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Appeals court upholds lawsuit against Sheriff for detaining the wrong person

A deputy from the Martin County Sheriff’s Office pulled over Sosa while driving.  After checking his name in the computer system and finding an outstanding warrant for a David Sosa, Sosa explained that he had been mistakenly arrested four years earlier for the same warrant.  He told the deputy about the differences between himself and the real Sosa who was wanted.  The deputy arrested him anyway, and he spent three days in jail before the sheriff’s office acknowledged he was not the wanted Sosa and released him.

Sosa filed a lawsuit pursuant to 42 U.S.C. §1983 against the Martin County Sheriff’s Department alleging a violation of his Fourth and Fourteenth amendment rights by falsely arresting him and for detaining him longer than he should have been detained.  He made a claim pursuant to Monell that the Sheriff failed to institute policies and train deputies to prevent these types of things from happening.  The trial court dismissed the case for failure to state a claim.

The Eleventh Circuit U.S. appeals court affirmed the trial court’s rulings dismissing the false arrest and the Monell claims, but it reversed the district court’s ruling as to the over-detention claim.  The court held that a protracted detention of an innocent person obviously interferes with a person’s liberty interests.  When a law enforcement officer receives information that suggests that he has the wrong person in custody, the Fourth and Fourteenth Amendments require him to take some action to resolve those doubts.   Sosa sufficiently alleged facts establishing that the Defendants failed to take any action for three days and nights after they learned of information that raised significant doubts about Sosa’s identity.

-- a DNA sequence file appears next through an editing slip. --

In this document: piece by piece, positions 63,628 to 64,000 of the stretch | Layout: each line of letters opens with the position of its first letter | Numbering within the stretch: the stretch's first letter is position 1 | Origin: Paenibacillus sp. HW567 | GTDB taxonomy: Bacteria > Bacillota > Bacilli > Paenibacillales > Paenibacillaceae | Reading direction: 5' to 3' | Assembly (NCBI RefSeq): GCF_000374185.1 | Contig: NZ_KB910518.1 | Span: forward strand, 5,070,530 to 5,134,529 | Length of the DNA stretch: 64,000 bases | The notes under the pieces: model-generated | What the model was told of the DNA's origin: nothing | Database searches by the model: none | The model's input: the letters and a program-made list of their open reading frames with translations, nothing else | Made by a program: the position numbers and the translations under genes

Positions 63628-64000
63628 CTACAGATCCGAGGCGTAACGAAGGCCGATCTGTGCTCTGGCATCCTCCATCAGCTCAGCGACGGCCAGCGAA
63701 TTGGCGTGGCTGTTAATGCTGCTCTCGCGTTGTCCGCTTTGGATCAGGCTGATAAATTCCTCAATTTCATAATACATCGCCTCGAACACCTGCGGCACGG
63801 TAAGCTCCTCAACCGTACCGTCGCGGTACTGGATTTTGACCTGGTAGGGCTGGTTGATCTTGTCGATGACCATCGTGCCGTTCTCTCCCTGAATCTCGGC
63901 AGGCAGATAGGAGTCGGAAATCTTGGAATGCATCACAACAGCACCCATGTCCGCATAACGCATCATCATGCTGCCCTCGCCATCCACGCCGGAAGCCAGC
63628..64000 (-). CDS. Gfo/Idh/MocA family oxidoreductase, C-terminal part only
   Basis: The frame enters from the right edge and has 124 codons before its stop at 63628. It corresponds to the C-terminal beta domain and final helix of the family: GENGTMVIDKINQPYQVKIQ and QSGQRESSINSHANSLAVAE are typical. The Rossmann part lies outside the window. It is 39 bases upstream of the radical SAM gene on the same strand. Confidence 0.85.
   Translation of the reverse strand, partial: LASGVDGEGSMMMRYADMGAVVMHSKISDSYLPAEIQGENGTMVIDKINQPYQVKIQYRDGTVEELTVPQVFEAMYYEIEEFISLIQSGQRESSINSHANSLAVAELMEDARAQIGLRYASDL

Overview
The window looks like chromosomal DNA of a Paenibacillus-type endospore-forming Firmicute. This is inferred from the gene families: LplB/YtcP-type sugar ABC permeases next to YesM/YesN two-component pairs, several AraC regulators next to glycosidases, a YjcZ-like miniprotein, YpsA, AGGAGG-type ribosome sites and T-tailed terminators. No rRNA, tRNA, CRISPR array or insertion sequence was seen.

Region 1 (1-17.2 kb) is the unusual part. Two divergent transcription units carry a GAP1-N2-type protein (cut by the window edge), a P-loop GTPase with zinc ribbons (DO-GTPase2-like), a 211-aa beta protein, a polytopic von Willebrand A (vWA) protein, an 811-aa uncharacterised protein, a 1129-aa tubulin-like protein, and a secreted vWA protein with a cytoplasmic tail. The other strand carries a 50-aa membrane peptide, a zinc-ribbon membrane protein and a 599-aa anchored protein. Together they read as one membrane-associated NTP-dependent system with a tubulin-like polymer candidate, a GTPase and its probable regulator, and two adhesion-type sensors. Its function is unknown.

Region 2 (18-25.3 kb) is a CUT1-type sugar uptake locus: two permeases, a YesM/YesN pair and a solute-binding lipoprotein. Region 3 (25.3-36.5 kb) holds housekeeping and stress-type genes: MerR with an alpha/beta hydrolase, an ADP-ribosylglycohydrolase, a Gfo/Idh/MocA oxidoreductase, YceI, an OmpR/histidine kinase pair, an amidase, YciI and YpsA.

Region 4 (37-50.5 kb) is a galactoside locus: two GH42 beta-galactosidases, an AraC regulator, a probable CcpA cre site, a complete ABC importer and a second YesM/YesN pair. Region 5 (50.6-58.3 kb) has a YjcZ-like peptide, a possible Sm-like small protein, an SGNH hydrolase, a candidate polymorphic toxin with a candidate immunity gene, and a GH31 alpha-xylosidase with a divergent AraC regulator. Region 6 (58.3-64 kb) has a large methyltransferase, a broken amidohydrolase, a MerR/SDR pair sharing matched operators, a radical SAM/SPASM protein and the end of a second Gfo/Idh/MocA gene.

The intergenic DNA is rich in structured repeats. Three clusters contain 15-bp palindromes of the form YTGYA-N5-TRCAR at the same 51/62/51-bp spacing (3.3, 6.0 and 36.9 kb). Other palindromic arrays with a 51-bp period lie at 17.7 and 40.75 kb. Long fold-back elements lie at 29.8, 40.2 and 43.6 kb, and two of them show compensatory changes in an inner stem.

The appellate court found that the deputies at the jail had enough information to know that there was a substantial possibility that Sosa was not the wanted Sosa, that they had the means readily available to rapidly confirm Sosa’s identity.  Yet they took no action for three days and nights while Sosa sat in jail.  Only when they took his fingerprints, a standard police tool used for by every police force, did they easily and quickly conform that Sosa was not the wanted Sosa.  The appellate court found that the Sosa sufficiently alleged a violation of his Fourth Amendment due process right for over-detention and remanded the claim to the trial court.

As for the false arrest claim, the appeals court found that the deputy’s mistaken arrest of Sosa on the warrant was reasonable within the bounds of the Fourth Amendment.  The arrest happened on the roadside which limited the deputy’s ability to investigate Sosa’s claims of mistaken identity.  As for the differences between the information in the warrant and Sosa’s descriptive information, the appellate court found the differences were not material under the totality of the circumstances.   The fact that 26 years has passed between the time when the warrant was issued and when Sosa was arrested was significant to the extent that the differences were of not much importance in view of the passage of time.

The court denied Sosa’s Monell claim that the Sheriff and Martin County failed to train deputies to correctly identify a person wanted by his over-detention because Sosa failed to sufficiently allege a pattern of similar constitutional violations that would have put Martin County on notice of its need to train its deputies to correctly identify the target of a warrant.

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